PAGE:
Publication Type

Master Thesis

Publication Date

2007

Abstract

This thesis presents a study of LIBOR market model calibration. In particular, the study builds on the prevailing calibration methodologies in an attempt to find a method that simultaneously recovers implied volatility and forward rate correlations structures from market prices of plain vanilla options. In order to ensure that complex derivative pricing and hedging requirements are jointly addressed, the study extends the performance analysis of calibration methods from a static level of goodness-of-fit with market prices test, to a dynamic level of approximation to next period's LIBOR (London Interbank Offer Rate) dynamics when tested on a series of market prices.
Among the methodologies considered, the results show that for caplets, full calibration results in least pricing error when tested on an intra-day pricing prediction, and generates a stable evolution of day-to-day implied volatility. For swaptions, analytic approximation provides better estimate on an intra-day pricing but Monte Carlo simulation with parametrized correlations matrix provides a stable evolution of volatility and correlation (or covariance). This approach for swaptions calibration outperforms the other methods used despite the modifications made in volatility and initial thetas specifications.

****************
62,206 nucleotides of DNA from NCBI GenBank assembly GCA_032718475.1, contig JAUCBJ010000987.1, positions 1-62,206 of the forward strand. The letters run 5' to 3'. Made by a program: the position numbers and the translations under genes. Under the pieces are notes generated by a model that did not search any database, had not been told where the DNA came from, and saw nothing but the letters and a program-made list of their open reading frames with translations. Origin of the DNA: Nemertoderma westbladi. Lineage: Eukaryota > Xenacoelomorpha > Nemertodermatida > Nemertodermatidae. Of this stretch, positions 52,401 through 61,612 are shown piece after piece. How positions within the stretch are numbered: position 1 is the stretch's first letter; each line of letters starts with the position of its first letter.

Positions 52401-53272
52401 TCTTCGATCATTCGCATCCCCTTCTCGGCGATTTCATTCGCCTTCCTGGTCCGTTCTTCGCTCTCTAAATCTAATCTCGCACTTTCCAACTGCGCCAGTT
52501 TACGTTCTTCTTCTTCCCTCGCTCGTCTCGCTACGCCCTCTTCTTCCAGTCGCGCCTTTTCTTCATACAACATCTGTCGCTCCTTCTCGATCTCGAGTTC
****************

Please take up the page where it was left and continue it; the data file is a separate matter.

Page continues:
All together, the results suggest that the Monte Carlo method with parametrized correlations appear to be superior as it provides smooth evolution of covariance of forward rates that is desired in complex derivative pricing and hedging.

Degree Awarded

MSc in Finance

Discipline

Finance and Financial Management | Portfolio and Security Analysis

Supervisor(s)

LIM, Kian Guan

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